– NewestUser
    Apr 5, 2016 at 10:06
14

This answer is obviated:

Why not

interface Immu { String getA() ; String getB ( ) }

Immu immu ( final String a , final String b )
{
       /* validation of a and b */
       return new Immu ( )
       {
              public String getA ( ) { return a ; }

              public String getB ( ) { return b ; }
       }
}
5
  • Interesting solution. What's the advantage of the inner class?
    – Daniel
    Aug 4, 2011 at 5:59
  • All Immus from your immu method will be immutable. (Others are free to implement mutable Immus if they like, but they can't touch your Immus.) It also satisfies the people who want getter methods w/out too much boiler-plate code.
    – emory
    Aug 5, 2011 at 1:08
  • 1
    Although not quite what I've been looking for this approach might come in handy sometime.
    – Daniel
    Aug 8, 2011 at 8:07
  • This requires duplicating the method implementations every time you need an instance. Do not recommend.
    – jpmc26
    May 9, 2019 at 20:36
  • @jpmc26 I think newer ideas like dependency injection and lambda functions obviates this answer. I would no longer recommend it either.
    – emory
    May 9, 2019 at 21:29
10

I found this thread hoping for some actual arguments, but the answers I've seen here didn't help me all that much. After some more research and thinking I think the following has to be considered:

  • public final looks cleanest for immutable types.
  • Mutable types could be altered by accessors even if this is not intended - in concurrent environments this could lead to a lot of headaches.
  • There can be no no-arguments constructor. This is importent if you need factory methods (e.g. for LMAX Disruptor). In a similar way instantiating your objects via reflection becomes more complicated.
  • Getters and setters can have side effects. Using public final clearly tells the programmer that no hidden magic is occuring and the object is inherently dumb :)
  • You can't return a wrapper or a derived class instance to the accessor. Then again, this is something you should know about when the field is assigned its value. In my opinion container classes should not be concerned about what to return to whom.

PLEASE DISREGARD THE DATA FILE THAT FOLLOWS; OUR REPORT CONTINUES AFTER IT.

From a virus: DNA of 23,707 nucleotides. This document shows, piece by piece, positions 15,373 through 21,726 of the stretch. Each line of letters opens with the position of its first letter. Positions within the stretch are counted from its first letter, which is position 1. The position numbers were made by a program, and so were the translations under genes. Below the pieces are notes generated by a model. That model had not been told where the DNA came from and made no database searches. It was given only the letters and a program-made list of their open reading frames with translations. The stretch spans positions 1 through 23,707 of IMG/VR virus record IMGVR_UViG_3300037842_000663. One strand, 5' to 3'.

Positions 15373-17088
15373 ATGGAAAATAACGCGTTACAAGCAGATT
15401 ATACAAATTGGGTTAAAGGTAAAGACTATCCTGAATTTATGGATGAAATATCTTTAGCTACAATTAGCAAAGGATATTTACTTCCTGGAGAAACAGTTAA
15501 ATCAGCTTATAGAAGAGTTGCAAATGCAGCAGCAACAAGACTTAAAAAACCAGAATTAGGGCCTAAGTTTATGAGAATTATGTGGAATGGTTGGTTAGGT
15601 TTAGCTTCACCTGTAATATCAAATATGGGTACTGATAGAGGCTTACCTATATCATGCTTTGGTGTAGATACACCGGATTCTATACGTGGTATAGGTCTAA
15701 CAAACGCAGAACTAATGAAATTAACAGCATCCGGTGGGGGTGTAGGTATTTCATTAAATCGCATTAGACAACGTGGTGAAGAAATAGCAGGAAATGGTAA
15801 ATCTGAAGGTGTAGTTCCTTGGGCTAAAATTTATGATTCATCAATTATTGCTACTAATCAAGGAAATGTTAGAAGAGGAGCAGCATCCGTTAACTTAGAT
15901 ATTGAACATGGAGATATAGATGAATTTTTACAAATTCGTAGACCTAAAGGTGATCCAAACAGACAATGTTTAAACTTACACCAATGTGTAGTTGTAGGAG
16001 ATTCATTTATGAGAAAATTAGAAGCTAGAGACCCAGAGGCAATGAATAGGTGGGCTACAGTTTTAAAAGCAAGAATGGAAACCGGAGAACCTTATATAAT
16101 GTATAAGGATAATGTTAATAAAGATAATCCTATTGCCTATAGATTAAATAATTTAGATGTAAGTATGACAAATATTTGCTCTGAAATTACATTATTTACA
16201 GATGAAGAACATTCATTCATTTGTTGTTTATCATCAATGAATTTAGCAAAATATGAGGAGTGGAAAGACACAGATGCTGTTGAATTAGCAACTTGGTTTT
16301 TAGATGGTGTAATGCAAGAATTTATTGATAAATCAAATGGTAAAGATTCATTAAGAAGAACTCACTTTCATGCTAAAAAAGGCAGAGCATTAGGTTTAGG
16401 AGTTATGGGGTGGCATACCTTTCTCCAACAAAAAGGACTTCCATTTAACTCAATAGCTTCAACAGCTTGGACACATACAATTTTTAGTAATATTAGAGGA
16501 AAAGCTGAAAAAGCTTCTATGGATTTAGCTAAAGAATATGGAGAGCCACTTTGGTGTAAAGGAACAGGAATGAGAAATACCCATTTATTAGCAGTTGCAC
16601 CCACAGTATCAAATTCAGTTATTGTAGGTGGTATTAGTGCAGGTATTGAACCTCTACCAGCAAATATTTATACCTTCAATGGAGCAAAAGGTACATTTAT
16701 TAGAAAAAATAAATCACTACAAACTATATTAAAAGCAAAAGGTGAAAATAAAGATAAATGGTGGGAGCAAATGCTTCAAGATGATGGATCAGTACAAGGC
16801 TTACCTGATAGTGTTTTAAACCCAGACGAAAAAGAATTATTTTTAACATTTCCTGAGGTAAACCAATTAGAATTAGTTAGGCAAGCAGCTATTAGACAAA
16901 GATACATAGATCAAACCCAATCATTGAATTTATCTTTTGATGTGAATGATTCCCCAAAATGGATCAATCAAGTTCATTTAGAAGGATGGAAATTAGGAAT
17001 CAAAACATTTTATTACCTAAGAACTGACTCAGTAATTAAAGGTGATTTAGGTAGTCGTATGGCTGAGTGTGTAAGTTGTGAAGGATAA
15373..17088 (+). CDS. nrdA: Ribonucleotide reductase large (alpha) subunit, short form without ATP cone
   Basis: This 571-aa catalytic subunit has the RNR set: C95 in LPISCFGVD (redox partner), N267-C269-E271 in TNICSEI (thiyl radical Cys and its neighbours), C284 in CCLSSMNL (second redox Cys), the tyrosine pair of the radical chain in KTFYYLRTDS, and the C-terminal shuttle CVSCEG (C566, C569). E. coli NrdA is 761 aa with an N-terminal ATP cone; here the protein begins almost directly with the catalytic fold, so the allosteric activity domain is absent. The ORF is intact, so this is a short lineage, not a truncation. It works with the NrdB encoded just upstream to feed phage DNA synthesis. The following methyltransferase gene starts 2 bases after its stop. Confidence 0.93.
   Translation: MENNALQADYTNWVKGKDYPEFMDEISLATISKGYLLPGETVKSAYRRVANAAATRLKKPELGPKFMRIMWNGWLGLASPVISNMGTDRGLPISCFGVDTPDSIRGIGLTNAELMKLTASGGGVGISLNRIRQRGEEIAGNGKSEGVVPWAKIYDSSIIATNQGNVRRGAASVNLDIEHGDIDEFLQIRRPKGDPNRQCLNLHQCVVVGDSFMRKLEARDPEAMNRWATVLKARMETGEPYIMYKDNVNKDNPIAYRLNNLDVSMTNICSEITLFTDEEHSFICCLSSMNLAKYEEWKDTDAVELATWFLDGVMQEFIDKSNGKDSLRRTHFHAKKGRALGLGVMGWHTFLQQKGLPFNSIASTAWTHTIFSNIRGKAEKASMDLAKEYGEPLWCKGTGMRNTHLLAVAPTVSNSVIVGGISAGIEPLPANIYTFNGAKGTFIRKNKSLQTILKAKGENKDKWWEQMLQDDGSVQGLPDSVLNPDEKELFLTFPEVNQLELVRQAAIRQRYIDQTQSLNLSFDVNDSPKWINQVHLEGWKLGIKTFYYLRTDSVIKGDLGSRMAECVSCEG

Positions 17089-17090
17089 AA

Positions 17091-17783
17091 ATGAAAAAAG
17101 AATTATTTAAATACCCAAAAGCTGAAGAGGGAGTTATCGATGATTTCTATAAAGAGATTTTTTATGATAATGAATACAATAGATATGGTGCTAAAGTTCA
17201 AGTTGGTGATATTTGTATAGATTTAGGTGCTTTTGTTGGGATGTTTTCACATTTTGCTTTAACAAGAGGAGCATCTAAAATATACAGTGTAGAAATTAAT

If you're mid development and no guideline is stopping you and the project is isolated or you have control over all involved projects I'd suggest using public final for immutable types. If you decide you need getters later on, Eclipse offers Refactor -> Encapsulate Field... which automatically creates these and adjusts all references to the field.

1
  • 1
    "Using public final clearly tells the programmer that no hidden magic is occurring and the object is inherently dumb" I agree. In addition it also tells the programmer that the value won't ever be changed. This is useful to the reader when when grokking an undocumented API. Nov 3, 2020 at 16:06
7

I use the public-final-field (anti?)pattern on home projects for classes which are basically an immutable data structure with a constructor, along with absolute basics like equals(), hashCode(), toString(), etc. if required. (I'm avoiding the word "struct" because of the various different language interpretations of it.)

I wouldn't bring this approach to someone else's codebase (work, public project, etc) because it would likely be inconsistent with other code, and principles like When In Rome or Least Surprise take priority.

That said, with regard to Daniel C. Sobral's and aioobe's answers, my attitude is that if the class design becomes a problem because of unforeseen developments, it's the work of 30 seconds in an IDE to privatise the fields and add accessors, and no more than 5 or 10 minutes to fix broken references unless there are hundreds of them. Anything that fails as a result gets the unit test it should have had in the first place.:-)